Tuesday, December 3rd 2019, 6:50 pm - This flight didn't quite go as planned.
Imagine taking an 11-hour flight, only to end up back where you started.
That's what happened to passengers aboard a KLM flight at the end of November when it had to make a U-turn over Atlantic Canada. The flight, bound from Amsterdam to Mexico City, made it all the way to the Gaspe Peninsula before the captain chose to divert.
The culprit? Volcanic ash.
One of Mexico's most active volcanoes, Popocatépetl, not far from Mexico City, has regularly been erupting this year. A single night in October saw the volcano blow its top 14 times. While more recent eruptions haven't been as prolific, explosive activity at the end of November did spark ash plume advisories for flight level in central Mexico.
The @KLM flight #KL685 from Amsterdam @Schiphol to Mexico turned around over Canada ( New Brunswick ) and is heading back towards Amstedam now. So far its almost 11 hours flying and the passengers are shortly to land back where they started from #avgeekMichael Kelly on Twitter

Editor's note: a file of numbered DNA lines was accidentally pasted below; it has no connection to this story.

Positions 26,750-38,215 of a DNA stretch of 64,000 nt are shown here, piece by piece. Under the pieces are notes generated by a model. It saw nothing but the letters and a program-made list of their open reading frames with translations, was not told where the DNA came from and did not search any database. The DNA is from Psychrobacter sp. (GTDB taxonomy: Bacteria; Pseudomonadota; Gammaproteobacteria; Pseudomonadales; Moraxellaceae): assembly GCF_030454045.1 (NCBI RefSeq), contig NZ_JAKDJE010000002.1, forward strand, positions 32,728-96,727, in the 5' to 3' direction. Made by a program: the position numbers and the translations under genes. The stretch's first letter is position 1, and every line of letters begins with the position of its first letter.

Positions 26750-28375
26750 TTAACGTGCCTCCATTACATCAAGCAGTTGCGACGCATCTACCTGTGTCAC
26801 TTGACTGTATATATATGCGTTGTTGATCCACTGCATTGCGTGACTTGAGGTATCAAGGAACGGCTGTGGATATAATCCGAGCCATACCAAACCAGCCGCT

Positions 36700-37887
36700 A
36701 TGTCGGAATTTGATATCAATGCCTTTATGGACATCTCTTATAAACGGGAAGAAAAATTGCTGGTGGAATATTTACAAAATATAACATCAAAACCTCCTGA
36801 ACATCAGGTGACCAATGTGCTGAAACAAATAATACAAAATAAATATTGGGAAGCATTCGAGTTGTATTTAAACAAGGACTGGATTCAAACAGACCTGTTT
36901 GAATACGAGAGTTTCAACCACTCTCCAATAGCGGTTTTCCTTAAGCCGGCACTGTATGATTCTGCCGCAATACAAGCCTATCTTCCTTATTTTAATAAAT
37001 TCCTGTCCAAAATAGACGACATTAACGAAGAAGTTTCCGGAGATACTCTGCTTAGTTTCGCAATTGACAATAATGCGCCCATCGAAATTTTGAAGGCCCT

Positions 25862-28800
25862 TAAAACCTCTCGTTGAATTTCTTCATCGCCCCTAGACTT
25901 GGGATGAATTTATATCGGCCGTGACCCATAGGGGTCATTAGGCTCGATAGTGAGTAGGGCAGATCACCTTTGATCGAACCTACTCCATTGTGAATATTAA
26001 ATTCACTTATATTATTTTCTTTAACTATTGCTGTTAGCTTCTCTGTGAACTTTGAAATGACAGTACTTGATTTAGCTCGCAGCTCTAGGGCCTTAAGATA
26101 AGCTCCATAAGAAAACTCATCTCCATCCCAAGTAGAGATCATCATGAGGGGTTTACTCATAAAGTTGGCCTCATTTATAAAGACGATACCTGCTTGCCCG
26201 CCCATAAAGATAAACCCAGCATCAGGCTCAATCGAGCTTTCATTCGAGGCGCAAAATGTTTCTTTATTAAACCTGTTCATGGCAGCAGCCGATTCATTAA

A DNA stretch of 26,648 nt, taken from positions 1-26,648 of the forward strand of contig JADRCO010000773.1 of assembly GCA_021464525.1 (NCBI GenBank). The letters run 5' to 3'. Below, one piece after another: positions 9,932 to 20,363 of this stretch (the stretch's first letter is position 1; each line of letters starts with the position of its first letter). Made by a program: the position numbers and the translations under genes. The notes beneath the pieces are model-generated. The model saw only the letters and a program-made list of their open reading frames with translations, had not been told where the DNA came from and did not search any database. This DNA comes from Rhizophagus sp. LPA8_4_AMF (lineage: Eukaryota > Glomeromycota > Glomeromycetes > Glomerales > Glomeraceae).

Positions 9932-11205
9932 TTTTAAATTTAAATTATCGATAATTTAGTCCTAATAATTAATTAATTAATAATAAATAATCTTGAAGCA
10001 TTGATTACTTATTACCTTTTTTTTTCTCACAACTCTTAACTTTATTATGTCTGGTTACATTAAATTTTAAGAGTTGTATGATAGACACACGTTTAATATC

Speaking to the BBC, a KLM spokeswoman said there were "many reasons" behind the decision to divert, but did confirm the plane was carrying a large number of horses, which may have factored into the decision.
While planes can fly through clouds of volcanic ash, doing so can be dangerous, and have serious long-term consequences.
Volcanic ash is made up of tiny glass particles and bits of rock, which can erode or build up on components in the engine, even when the plane flies through low concentrations of ash. Those tiny glass particles, once heated in the plane's combustion chamber, can also re-solidify onto engine blades. In higher concentrations, ash can obscure a pilot's view and impact the plane's external sensors. Ash clouds are also associated with toxic gases, in liquid and vapour form, that can be damaging to an aircraft's systems as well as the health of those aboard.
According to a report, The International Civil Aviation Organization (ICAO) has records for 83 "encounters" between aircraft and volcanic ash between 1935 and 2008, eight of which led to temporary engine failures.
While immediate failures like those are relatively rare, given the risk involved and the cost of repairs from long-term exposure, the ICAO recommends aircraft avoid airspace contaminated by volcanic ash.